So many things that we use every day are made out of nylon that it is difficult to believe that there are people alive today who lived before it was invented. Nylon was the first man-made fabric to function as a synthetic substitute for silk. Now, as one of the strongest fabrics available, it is used in clothing, household goods, and other commercial and industrial products.
Nylon was invented in the E. I. DuPont de Nemous & Company laboratory by the organic chemist, Wallace Carothers. He discovered the structure of natural polymers and used the information as the basis of his formula for synthetic polymers. He patented the fabric in 1935 and the first duPont nylon stockings became available for sale in the United States in 1939. Part of the original motivation for creating nylon was to produce a silk substitute because of problems with importing Japanese silk into the United States at that time just prior to World War Two.
Since then, nylon has continued to be improved in the laboratories. It is a very strong fabric that is difficult to tear. It does not soak in water easily which makes it a useful fabric to use for tents, sleeping bags, and sails. While it can stretch, it can also bounce back to its original shape so it is good for things like rope and the strings of tennis rackets, for instance. Even fishing line is made from nylon.
A lightweight fabric that is also wind and water-proof, nylon is also widely used to make jackets and sports bags. Tents, parachutes, bathing suits, and ski clothes are frequently made out of nylon. An added advantage to making these items out of nylon is that the fabric is very easy to dye. Nylon is also difficult to stain or damage.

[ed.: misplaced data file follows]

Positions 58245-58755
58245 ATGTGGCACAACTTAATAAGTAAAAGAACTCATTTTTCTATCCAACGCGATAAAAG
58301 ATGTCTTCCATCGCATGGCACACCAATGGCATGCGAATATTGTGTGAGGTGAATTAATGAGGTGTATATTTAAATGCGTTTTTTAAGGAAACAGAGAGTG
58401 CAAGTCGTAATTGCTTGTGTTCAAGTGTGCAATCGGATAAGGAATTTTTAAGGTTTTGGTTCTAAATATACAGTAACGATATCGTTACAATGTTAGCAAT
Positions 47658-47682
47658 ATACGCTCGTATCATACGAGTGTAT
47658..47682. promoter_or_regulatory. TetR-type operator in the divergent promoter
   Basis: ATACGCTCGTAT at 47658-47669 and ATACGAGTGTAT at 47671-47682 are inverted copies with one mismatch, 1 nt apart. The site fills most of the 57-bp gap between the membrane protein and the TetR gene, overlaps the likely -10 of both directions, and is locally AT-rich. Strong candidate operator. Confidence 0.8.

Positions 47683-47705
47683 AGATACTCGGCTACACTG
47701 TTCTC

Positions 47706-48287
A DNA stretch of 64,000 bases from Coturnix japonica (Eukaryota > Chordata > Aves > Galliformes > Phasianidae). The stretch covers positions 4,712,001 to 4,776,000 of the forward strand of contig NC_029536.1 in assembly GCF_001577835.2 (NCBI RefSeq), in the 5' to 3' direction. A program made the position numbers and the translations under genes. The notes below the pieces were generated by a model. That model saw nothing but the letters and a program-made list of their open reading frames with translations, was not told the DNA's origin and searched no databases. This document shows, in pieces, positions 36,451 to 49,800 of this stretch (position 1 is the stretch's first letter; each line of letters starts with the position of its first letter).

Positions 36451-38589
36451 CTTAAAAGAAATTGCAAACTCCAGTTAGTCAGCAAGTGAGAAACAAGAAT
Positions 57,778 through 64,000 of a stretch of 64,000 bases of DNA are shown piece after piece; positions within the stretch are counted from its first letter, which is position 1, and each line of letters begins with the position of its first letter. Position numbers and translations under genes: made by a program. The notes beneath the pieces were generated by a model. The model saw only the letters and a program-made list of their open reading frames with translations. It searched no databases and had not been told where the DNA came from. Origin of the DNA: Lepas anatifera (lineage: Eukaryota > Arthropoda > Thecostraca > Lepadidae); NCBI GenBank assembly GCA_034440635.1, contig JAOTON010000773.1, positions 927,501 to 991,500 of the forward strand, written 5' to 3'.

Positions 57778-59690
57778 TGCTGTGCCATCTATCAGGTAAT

Nylon will not be damaged by oils, solvents or alcohols. However, if nylon comes into contact with dilute acids such as ammonium hydroxide or sulfuric acid, the fibers in the material will begin to break down. If nylon is touched by phenols, alkalis, iodine or other kinds of acids, they will irrevocably damage the fabric.
Nylon cooking utensils have recently become very popular. Spoons, spatulas and even cake pans made from nylon are heat resistant up to 420 degrees Fahrenheit. They don't melt and won't scratch away the finish on pans with non-stick surfaces. Since nylon comes in so many different colors, nylon utensils can coordinate with every kitchen design starting at prices for spoons under $10.